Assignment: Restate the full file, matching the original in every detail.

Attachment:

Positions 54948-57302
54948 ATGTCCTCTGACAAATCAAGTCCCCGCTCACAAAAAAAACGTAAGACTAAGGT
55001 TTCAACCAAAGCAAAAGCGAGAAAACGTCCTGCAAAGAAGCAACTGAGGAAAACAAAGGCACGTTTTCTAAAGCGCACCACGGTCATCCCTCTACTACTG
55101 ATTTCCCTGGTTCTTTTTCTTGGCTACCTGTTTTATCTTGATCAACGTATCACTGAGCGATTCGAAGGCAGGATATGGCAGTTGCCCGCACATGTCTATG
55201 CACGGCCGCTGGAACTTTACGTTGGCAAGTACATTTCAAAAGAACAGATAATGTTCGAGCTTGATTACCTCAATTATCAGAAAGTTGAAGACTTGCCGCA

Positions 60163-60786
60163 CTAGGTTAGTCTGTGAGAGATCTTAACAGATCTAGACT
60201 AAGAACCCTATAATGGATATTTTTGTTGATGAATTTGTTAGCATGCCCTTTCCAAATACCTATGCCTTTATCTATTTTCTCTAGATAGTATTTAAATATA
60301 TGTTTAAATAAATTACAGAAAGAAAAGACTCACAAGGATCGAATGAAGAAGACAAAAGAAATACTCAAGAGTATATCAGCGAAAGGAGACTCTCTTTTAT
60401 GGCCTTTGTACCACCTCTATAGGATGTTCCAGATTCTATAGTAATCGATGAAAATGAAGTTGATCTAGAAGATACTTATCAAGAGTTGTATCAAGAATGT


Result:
Positions 54948-57302
54948 ATGTCCTCTGACAAATCAAGTCCCCGCTCACAAAAAAAACGTAAGACTAAGGT
55001 TTCAACCAAAGCAAAAGCGAGAAAACGTCCTGCAAAGAAGCAACTGAGGAAAACAAAGGCACGTTTTCTAAAGCGCACCACGGTCATCCCTCTACTACTG
55101 ATTTCCCTGGTTCTTTTTCTTGGCTACCTGTTTTATCTTGATCAACGTATCACTGAGCGATTCGAAGGCAGGATATGGCAGTTGCCCGCACATGTCTATG
55201 CACGGCCGCTGGAACTTTACGTTGGCAAGTACATTTCAAAAGAACAGATAATGTTCGAGCTTGATTACCTCAATTATCAGAAAGTTGAAGACTTGCCGCA

Positions 60163-60786
60163 CTAGGTTAGTCTGTGAGAGATCTTAACAGATCTAGACT
60201 AAGAACCCTATAATGGATATTTTTGTTGATGAATTTGTTAGCATGCCCTTTCCAAATACCTATGCCTTTATCTATTTTCTCTAGATAGTATTTAAATATA
60301 TGTTTAAATAAATTACAGAAAGAAAAGACTCACAAGGATCGAATGAAGAAGACAAAAGAAATACTCAAGAGTATATCAGCGAAAGGAGACTCTCTTTTAT
60401 GGCCTTTGTACCACCTCTATAGGATGTTCCAGATTCTATAGTAATCGATGAAAATGAAGTTGATCTAGAAGATACTTATCAAGAGTTGTATCAAGAATGT